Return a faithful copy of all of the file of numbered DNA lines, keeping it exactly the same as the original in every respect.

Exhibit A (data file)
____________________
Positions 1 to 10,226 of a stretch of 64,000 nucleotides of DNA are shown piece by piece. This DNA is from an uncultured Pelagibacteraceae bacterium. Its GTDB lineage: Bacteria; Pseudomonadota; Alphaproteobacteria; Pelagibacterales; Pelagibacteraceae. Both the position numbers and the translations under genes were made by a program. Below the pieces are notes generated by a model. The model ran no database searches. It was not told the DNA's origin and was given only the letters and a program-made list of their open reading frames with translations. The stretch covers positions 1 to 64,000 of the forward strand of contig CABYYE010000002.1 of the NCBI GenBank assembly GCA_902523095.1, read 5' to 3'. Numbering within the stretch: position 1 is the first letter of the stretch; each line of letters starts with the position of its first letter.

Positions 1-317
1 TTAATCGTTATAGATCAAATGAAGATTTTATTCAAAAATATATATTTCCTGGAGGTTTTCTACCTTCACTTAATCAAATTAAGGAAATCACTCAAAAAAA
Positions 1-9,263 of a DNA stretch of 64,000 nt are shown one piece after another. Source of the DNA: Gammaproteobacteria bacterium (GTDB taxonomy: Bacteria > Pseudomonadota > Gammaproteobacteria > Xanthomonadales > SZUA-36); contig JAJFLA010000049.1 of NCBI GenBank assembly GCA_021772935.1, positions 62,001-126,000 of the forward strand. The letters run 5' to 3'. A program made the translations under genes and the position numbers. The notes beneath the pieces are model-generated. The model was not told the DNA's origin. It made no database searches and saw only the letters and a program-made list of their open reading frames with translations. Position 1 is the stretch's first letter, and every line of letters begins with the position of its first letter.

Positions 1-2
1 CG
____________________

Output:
Positions 1 to 10,226 of a stretch of 64,000 nucleotides of DNA are shown piece by piece. This DNA is from an uncultured Pelagibacteraceae bacterium. Its GTDB lineage: Bacteria; Pseudomonadota; Alphaproteobacteria; Pelagibacterales; Pelagibacteraceae. Both the position numbers and the translations under genes were made by a program. Below the pieces are notes generated by a model. The model ran no database searches. It was not told the DNA's origin and was given only the letters and a program-made list of their open reading frames with translations. The stretch covers positions 1 to 64,000 of the forward strand of contig CABYYE010000002.1 of the NCBI GenBank assembly GCA_902523095.1, read 5' to 3'. Numbering within the stretch: position 1 is the first letter of the stretch; each line of letters starts with the position of its first letter.

Positions 1-317
1 TTAATCGTTATAGATCAAATGAAGATTTTATTCAAAAATATATATTTCCTGGAGGTTTTCTACCTTCACTTAATCAAATTAAGGAAATCACTCAAAAAAA
Positions 1-9,263 of a DNA stretch of 64,000 nt are shown one piece after another. Source of the DNA: Gammaproteobacteria bacterium (GTDB taxonomy: Bacteria > Pseudomonadota > Gammaproteobacteria > Xanthomonadales > SZUA-36); contig JAJFLA010000049.1 of NCBI GenBank assembly GCA_021772935.1, positions 62,001-126,000 of the forward strand. The letters run 5' to 3'. A program made the translations under genes and the position numbers. The notes beneath the pieces are model-generated. The model was not told the DNA's origin. It made no database searches and saw only the letters and a program-made list of their open reading frames with translations. Position 1 is the stretch's first letter, and every line of letters begins with the position of its first letter.

Positions 1-2
1 CG